Sufficiently Serensified

I heard from somebody in Chicago who was googling the interwebs for a definition of “surensified” and found a post I made to blogger back in November of 2006. Rosie Real says she decorated her kitchen to look like a 50’s diner and wanted to make up a sign asking her guests, “Has your sufficiency been surensified?” Rosie said her grandfather often used the phrase, “My sufficiency is surensified!” after a delicious, satisfying meal.

My father used the same phrase, but I’d always assumed it was a gobbledygook word. After several other googlers commented on my web post, though, it was obvious that the word was a well-used, in spite of the fact that it doesn’t appear in any dictionary (except the THUD, of course).

The word appears as serensified, serrancified, suffancified, suffulsified and many other variations. It appears to be a conflation of serenity and satisfied, or sufficient and satisified, and in every example that’s turned up it’s always been in the past tense.

Examples were at first centered around the Great Lakes region but the word is also popular in the Appalacians and on both coasts. The word seems to have spread so far and wide as the result of being loaded in a highly-polished phrase that almost pegs the needle on the Purple Prose-O-Meter:

My sufficiency has been serensified. Any addition would be purely detrimental to my delicate constitution.

Variations, of course, have kept the phrase alive:

All of my sufficiencies have been suffulsified and any further indulgence on my part may well prove to be super sanctimonious

This one’s my favorite (from jazz musician Brandon Schmidt, see sources below):

My sufficiency is suffonsified and further indulgence would prove injurious to my gastronomical salubrication.



A Way With Words


“Are you sufficiently sophonsified?” — Margaret Atwood, Cat’s Eye, 1988. The characters are teenagers in the 1940’s.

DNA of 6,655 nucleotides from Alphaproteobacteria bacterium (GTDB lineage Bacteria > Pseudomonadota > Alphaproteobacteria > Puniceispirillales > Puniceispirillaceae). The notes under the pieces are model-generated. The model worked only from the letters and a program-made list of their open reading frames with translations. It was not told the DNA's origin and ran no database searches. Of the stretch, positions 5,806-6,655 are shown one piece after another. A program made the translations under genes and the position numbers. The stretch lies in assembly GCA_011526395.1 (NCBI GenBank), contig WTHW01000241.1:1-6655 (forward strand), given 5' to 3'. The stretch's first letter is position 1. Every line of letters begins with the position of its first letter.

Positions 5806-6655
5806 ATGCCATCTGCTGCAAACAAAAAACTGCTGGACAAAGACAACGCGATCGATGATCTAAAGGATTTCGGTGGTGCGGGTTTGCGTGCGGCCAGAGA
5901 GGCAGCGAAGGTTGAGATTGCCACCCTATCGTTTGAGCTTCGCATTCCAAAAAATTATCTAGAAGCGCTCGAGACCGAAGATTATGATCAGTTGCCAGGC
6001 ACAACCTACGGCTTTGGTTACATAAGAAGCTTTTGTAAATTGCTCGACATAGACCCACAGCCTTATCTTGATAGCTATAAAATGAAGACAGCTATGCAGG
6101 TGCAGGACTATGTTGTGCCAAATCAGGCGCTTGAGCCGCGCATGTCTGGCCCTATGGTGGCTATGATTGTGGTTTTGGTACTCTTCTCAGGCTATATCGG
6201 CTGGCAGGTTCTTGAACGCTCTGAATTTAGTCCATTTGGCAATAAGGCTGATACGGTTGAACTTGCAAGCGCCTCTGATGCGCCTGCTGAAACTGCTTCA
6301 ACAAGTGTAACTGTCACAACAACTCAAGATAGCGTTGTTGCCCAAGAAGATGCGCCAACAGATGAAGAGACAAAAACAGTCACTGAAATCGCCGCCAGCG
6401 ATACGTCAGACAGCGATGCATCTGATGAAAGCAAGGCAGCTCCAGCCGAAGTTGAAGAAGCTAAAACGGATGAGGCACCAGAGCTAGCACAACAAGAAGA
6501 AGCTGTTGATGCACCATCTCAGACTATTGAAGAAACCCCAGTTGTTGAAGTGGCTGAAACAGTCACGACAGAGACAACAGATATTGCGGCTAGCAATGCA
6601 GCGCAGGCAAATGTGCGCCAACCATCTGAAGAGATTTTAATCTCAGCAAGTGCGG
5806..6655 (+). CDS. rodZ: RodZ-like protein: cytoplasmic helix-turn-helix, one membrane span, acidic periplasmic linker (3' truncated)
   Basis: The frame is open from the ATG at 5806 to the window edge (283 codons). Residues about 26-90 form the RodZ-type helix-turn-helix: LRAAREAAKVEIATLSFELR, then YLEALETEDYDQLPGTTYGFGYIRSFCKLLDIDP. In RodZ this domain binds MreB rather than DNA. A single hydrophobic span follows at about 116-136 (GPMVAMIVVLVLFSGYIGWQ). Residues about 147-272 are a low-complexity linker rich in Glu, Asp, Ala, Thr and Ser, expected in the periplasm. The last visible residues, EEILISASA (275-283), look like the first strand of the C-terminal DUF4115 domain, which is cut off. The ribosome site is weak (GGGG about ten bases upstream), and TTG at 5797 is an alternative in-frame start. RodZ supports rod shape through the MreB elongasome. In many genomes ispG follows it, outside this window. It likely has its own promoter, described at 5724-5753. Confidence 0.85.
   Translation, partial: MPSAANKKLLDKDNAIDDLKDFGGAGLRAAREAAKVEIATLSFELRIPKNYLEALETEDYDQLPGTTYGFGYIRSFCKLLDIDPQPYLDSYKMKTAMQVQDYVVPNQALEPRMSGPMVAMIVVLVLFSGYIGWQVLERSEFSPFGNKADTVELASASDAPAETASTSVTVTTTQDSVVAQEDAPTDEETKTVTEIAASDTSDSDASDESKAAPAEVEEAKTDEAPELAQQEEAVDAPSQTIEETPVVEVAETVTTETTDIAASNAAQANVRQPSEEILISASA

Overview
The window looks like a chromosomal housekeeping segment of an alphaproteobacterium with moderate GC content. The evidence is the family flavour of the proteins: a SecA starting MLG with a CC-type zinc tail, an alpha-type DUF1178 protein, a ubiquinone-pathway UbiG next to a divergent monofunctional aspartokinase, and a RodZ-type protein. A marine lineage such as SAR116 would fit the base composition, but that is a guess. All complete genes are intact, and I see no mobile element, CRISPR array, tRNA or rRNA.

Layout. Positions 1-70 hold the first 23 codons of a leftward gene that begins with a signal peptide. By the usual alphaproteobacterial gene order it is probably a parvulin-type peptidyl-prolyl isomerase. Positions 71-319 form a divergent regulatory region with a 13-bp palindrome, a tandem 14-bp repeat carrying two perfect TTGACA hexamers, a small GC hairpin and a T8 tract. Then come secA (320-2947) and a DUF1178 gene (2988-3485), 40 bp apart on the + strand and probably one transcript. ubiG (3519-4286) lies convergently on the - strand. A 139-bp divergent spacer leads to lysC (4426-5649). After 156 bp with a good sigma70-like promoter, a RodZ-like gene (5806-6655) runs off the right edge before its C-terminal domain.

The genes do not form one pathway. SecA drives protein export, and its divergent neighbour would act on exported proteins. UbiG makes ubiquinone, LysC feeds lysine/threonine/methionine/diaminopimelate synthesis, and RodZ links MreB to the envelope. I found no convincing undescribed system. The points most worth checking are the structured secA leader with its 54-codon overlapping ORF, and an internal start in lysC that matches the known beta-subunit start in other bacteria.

“Has your insufficiency been sufficiently serensified?” — Jackie, Flesh and Blood, undated

“Nesbitt’s flock, satiated with holiness and serensified with love, would wend their ways back home.” — Madison Hill, writing for National Novel Writing Month, undated


Cunning Dorx, Paradigms Suffonsified

3H, Exploration Room, featuring the track “Sufficiently Serensified”

Jazz musician Brandon Schmidt of Los Angeles, CA, My Sufficiency is Suffonsified and Further Indulgence Would Prove Injurious to My Gastronomical Salubrication


Dawn Smith-Pfeifer writes a monthly column for the North Dakota Farm Bureau web site and used the phrase, “My sufficiency has been serensified” to demonstrate something called Immense Utterance Syndrome.

Karen Edmisten thought the phrase “I have eaten diabolically and I am highly serensified” was worth noting in her blog.

Ruth Gaeta wrote to the web site World Wide Words asking for help with “my sufficiency is serrancified” which brought up the variations suffancified and suffoncified.

Blogging from the Yukon, Janet spelled it “suffulsified” until she was corrected by one of her friends.

This Canadian blogger calls her web blog Suffonsifisms!

… and there are twenty or thirty iterations of the question “What does it mean: Sufficiently Serensified?” posted on the Words & Wordplay message board of

Saturday, September 11th, 2010 at 12:10 pm CST
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